Crossed Wires (by Rosy Thornton)

It’s several years since I first came across Rosy Thornton, when I was sent one of her books to review. I liked it, and put a few more of her novels on my wishlist; I read a couple more and liked them very much. I was then given this particular one a couple of years ago but it’s been sitting on my to-be-read shelf all that time, until I decided to read it last week.

‘Crossed Wires’ is a light and gentle character-based story featuring two main people. Mina, who’s in her twenties, works in an auto insurance call centre in Sheffield. Peter, who’s around forty, is a lecturer in Cambridge. Both are single parents - Mina to a shy ten-year-old bookworm called Sal; Peter to identical nine-year-old twins called Kim and Cassie. But that’s about all they have in common.

They ‘meet’ by phone, when Peter calls to report a car problem. In explaining the circumstances of his accident, Mina chats a bit more than she would normally, liking the sound of his voice. That would have been the end of it, except that he manages to have another prang not long afterwards, and deliberately asks to speak to Mina as she was so helpful the first time. Then when he ends the call somewhat abruptly, she looks up his file on record and discovers something that makes her go against official guidelines and call him at home outside her work hours…

The story is told alternately from Mina’s and Peter’s point of view, charting their lives as they struggle with day-to-day problems. Mina worries that Sal is so shy, Peter worries that his twins are too close to each other. Mina’s sister causes her a great deal of stress; Peter spends time trying to help his research student, who is struggling financially, without making it too obvious that he’s helping her funds.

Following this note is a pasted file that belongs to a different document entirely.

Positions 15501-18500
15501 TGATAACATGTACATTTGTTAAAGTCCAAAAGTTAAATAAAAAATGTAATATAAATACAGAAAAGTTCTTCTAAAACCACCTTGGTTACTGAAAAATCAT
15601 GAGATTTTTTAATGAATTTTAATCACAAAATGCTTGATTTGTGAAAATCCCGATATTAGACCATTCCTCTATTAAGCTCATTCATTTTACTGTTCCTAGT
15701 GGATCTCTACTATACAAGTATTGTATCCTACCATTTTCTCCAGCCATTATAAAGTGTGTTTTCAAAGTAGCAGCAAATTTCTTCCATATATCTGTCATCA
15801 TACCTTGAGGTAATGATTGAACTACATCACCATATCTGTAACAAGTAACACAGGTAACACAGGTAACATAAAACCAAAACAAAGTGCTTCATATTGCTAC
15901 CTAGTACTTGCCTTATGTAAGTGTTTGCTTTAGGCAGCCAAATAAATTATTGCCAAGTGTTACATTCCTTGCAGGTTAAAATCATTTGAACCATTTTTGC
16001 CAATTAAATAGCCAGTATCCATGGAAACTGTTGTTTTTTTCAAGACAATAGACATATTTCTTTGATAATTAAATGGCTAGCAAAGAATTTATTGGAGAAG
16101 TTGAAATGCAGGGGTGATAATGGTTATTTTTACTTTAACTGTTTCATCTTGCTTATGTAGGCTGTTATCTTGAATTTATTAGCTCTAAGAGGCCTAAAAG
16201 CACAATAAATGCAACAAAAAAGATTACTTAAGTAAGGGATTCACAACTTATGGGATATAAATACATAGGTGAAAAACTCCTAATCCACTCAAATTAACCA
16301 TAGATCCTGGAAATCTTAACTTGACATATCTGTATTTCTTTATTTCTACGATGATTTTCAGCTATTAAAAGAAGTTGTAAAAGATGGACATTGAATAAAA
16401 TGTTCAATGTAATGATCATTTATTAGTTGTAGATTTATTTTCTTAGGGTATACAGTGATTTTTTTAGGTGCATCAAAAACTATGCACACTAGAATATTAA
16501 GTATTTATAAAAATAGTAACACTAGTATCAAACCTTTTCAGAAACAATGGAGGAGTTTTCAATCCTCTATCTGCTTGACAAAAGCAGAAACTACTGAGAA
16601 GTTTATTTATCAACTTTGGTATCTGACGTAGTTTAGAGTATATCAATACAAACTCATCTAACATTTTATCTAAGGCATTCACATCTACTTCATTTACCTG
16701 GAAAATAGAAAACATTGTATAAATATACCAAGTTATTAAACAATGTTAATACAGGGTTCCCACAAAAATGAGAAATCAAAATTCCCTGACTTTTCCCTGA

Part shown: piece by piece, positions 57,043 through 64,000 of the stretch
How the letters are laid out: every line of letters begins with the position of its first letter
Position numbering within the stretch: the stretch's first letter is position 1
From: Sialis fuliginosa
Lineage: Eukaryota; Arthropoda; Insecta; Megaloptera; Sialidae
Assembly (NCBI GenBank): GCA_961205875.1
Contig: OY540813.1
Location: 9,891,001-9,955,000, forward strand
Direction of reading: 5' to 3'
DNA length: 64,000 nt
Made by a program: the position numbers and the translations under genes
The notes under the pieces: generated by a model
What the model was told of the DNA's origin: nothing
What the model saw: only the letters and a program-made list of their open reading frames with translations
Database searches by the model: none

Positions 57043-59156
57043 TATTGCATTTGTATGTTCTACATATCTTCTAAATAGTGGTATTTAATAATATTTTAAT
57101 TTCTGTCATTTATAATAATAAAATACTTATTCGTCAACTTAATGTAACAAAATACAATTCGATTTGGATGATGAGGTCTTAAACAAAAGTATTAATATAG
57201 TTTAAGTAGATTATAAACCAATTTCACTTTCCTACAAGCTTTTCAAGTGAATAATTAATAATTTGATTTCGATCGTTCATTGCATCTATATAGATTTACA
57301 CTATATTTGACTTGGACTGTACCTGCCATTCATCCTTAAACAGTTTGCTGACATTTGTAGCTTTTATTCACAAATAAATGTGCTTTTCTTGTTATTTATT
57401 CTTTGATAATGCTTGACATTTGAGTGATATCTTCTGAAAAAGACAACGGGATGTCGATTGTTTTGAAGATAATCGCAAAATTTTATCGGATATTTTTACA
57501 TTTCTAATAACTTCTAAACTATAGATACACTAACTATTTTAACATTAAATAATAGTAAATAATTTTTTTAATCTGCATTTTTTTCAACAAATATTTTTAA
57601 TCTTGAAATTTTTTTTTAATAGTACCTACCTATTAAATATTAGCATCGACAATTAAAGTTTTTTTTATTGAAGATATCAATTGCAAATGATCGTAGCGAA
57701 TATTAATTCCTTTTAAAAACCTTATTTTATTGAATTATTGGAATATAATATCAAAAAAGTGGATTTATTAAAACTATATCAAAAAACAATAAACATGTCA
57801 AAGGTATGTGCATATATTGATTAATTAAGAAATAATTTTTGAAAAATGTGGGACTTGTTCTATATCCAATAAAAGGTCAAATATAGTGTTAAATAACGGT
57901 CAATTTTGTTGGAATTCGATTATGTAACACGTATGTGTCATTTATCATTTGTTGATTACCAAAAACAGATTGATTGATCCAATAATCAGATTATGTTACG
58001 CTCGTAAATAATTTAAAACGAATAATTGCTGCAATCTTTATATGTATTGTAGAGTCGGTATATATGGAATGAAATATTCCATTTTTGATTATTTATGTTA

I found most of the characters likeable, including the token gay couple (so many modern books have them) who are Peter’s best friends, Jeremy and Martin, although they were a bit caricatured. I thought the three girls were well-drawn and believable, even if a few of the minor characters seemed flat and somewhat stereotyped.

The writing is good, the style enjoyable, although it's not going to appeal to those who like a lot of plot or fast action. Instead it portrays the different people and circumstances, offering a peep into the lives of people we might otherwise know nothing about.

Peter and Mina find that despite very different circumstances in life, they think in the same kind of way, and start to enjoy their phone conversations - which turn into a weekly event - but I was beginning to wonder if they would ever meet…

There’s some drama in the middle of the book, and various crises; indeed I found it quite hard to put down during the latter half. I enjoyed the day-to-day lives of the two families, on the whole, but felt that one or two threads weren’t really resolved at the end even though the conclusion is hopeful and mostly satisfying.

'Crossed Wires' is no longer in print, and second-hand paperback editions can be quite expensive, but it's also available in electronic form for the Kindle.

Review copyright 2015 Sue's Book Reviews

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